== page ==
After a few false dawns, artificial intelligence (AI) and machine learning are now at the point where they can start to make a real difference in healthcare.
The power of these two increasingly mainstream technologies lies in their ability to recognise patterns in data much faster and more accurately than humans. This enables the development of ‘smart’ processes that can automate the analysis of clinical information and create ever more streamlined workflows that save significant and potentially crucial time along the diagnostic journey.
So, by using APIs (application program interfaces), for instance, it’s possible to take imaging data directly from a Vendor Neutral Archive (VNA) and apply an appropriate AI algorithm that enables even the inexperienced to effectively and confidently interpret medical images.
But if machine learning and AI systems are to become central components of the healthcare environment, organisations need to make sure that the data they are feeding into them is of a high enough quality. If the data sets being used are neither accurate nor robust, there is the potential for clinical outcomes to be compromised.
Avoiding this scenario involves finding ways to consolidate what is often disparate and totally unstructured data into patient records that are as complete, detailed and accessible as possible.
This is not yet a simple process, given that Electronic Patient Records (EPRs) – now the most significant repository of digital clinical knowledge – are really only able to handle structured clinical information and so can’t capture anything that doesn’t fit snuggly into discrete data fields.
And since around eight out of ten pieces of patient information consist of unstructured data, according to research by Gartner and Merrill Lynch, there is still an information black hole to be filled, with a wealth of knowledge left dispersed across organisations, in systems that leave it either invisible or inaccessible to clinical decision makers when they need it.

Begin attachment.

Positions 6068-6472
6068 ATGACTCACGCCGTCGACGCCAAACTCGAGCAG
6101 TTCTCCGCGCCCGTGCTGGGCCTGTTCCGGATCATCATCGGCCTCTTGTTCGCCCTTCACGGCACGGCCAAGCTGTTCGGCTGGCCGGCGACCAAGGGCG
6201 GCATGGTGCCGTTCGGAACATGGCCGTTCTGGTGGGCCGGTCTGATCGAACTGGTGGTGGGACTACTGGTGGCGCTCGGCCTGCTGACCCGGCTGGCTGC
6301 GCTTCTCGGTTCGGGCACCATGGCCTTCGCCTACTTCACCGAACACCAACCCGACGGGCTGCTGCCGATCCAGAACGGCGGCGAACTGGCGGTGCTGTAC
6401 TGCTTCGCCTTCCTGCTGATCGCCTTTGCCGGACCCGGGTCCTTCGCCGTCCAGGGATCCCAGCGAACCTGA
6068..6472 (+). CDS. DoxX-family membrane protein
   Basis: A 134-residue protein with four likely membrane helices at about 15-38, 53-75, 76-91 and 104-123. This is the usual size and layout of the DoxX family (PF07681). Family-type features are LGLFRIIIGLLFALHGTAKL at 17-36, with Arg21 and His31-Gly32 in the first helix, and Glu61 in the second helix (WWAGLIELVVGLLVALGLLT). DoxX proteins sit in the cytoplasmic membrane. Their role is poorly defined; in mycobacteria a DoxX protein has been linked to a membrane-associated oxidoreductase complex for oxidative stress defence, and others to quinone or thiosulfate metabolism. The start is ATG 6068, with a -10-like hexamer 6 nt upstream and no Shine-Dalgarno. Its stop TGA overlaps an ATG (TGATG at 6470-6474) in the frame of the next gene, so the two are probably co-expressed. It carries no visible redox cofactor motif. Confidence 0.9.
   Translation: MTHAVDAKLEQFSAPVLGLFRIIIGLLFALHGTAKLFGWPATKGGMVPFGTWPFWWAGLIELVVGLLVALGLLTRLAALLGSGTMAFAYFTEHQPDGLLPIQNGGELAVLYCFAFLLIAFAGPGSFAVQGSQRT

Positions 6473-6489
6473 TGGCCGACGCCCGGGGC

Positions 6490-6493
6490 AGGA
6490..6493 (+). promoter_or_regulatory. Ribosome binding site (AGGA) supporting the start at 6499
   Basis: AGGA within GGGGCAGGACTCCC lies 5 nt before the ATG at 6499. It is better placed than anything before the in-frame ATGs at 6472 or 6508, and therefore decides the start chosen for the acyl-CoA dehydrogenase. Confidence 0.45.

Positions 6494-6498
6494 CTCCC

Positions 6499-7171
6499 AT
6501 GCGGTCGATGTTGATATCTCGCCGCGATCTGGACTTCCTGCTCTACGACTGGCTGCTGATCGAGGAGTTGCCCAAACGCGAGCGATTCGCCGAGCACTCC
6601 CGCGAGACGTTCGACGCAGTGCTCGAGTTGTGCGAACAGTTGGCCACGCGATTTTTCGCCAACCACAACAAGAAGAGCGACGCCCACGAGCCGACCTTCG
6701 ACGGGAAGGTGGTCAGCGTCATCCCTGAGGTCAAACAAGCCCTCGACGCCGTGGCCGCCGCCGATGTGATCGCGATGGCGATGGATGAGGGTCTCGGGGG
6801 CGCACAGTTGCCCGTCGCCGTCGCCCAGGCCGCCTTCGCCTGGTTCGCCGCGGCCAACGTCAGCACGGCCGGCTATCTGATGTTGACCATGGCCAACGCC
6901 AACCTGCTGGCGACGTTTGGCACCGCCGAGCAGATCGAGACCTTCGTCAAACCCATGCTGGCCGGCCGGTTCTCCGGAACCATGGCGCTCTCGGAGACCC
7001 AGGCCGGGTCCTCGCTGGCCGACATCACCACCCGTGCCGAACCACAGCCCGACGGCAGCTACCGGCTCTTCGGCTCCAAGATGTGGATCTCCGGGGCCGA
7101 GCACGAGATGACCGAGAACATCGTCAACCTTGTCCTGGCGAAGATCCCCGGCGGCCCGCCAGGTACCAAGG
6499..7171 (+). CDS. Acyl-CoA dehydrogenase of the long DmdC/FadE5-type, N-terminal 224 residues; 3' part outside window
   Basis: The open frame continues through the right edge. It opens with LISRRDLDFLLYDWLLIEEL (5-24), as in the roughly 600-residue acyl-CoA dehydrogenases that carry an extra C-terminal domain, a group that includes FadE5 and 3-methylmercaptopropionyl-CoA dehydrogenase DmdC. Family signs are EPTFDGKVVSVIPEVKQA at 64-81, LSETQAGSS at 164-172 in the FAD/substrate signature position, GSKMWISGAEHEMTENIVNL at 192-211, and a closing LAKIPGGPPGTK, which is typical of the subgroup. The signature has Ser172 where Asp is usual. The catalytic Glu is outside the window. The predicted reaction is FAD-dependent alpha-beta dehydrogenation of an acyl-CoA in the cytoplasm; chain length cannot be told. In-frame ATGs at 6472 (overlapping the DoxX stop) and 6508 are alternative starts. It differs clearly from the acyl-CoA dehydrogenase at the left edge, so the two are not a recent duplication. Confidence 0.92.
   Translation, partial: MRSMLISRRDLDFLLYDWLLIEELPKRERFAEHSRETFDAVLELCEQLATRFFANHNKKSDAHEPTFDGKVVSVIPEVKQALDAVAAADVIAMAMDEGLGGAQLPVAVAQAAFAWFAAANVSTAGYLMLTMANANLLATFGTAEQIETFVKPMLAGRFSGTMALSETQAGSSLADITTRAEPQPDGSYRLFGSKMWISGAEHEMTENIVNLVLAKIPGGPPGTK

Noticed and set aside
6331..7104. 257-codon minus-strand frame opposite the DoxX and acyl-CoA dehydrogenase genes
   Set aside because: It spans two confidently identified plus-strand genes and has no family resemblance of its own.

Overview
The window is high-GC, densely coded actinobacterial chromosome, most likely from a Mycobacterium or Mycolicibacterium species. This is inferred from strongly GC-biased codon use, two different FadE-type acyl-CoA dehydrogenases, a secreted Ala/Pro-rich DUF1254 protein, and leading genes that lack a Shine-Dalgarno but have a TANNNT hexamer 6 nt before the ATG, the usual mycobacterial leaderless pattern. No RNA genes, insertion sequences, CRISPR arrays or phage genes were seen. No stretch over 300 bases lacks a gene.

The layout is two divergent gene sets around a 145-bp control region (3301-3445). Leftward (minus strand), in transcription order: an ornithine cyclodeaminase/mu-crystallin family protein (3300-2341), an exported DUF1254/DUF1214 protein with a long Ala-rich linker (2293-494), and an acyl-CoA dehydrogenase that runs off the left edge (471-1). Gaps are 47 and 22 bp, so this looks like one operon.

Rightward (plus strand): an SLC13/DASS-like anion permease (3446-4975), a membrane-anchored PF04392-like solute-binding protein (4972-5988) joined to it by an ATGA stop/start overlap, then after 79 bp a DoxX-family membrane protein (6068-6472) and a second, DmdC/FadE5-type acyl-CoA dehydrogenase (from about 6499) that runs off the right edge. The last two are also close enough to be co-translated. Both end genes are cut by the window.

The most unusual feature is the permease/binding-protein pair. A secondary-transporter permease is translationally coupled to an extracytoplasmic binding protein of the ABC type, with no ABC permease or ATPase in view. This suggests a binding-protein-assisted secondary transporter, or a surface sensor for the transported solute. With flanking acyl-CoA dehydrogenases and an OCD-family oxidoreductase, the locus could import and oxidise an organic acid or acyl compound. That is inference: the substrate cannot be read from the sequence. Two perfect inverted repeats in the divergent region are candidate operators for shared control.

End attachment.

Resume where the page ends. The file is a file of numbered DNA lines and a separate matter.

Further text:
Medical images are particularly prone to falling between the cracks, given the lack of interoperability between different systems, with data being stored in proprietary formats that are incompatible with one another.
So, if clinical decision makers are to have any awareness of this potentially insightful data, it needs to be brought together in one place. The obvious solution for achieving this is an Enterprise Content Management (ECM) system with the capability of handling both current and historic patient information from multiple sources and in diverse formats, including paper documents, handwritten notes, emails, faxes and, most particularly, images. Once this is done, AI and machine learning can be employed most effectively to improve and accelerate the diagnostic process, so patients enjoy the best care and experience.
Given its transformational potential, more and more healthcare organisations are now declaring an intention to increase their investment in artificial intelligence and machine learning systems.
Of course, there will still be very much a central role for the human element, simply because this new technology doesn’t have any ‘common sense’ when it comes to making clinical judgements and so needs to be overseen by healthcare professionals. In other words, the widespread introduction of AI and machine learning won’t mean that we are about to enter some strange era of hands-off medicine, but one where clinicians are made more effective thanks to these advances – and thus able to deliver the best care possible.
It will be some time before we see real benefits coming from these technologies, but they are already making a difference. Dermatologists, for instance, are already detecting skin cancer with much greater accuracy and effectiveness because of the AI systems they are now using.
These are exciting times for artificial intelligence in healthcare and will become ever more so as it is applied to tackle more and more of the tedious and time-consuming processes that lie behind so much of modern-day medicine.
And although healthcare may have been somewhat late coming to the party compared with some other sectors, we are now at the stage where the perceived potential of AI is being translated into practical reality. So, we can be pretty sure that when it comes to improving patient care and increasing the productivity of healthcare professionals, this is going to be genuinely game-changing.
So how transformative will AI be in healthcare?
When a report from the McKinsey Global Institute estimates that the overall impact of these two technologies will be 3,000 times greater than that of the Industrial Revolution, we can only imagine.
Saduf Ali-Drakesmith is a diagnostic radiographer and imaging expert with Hyland.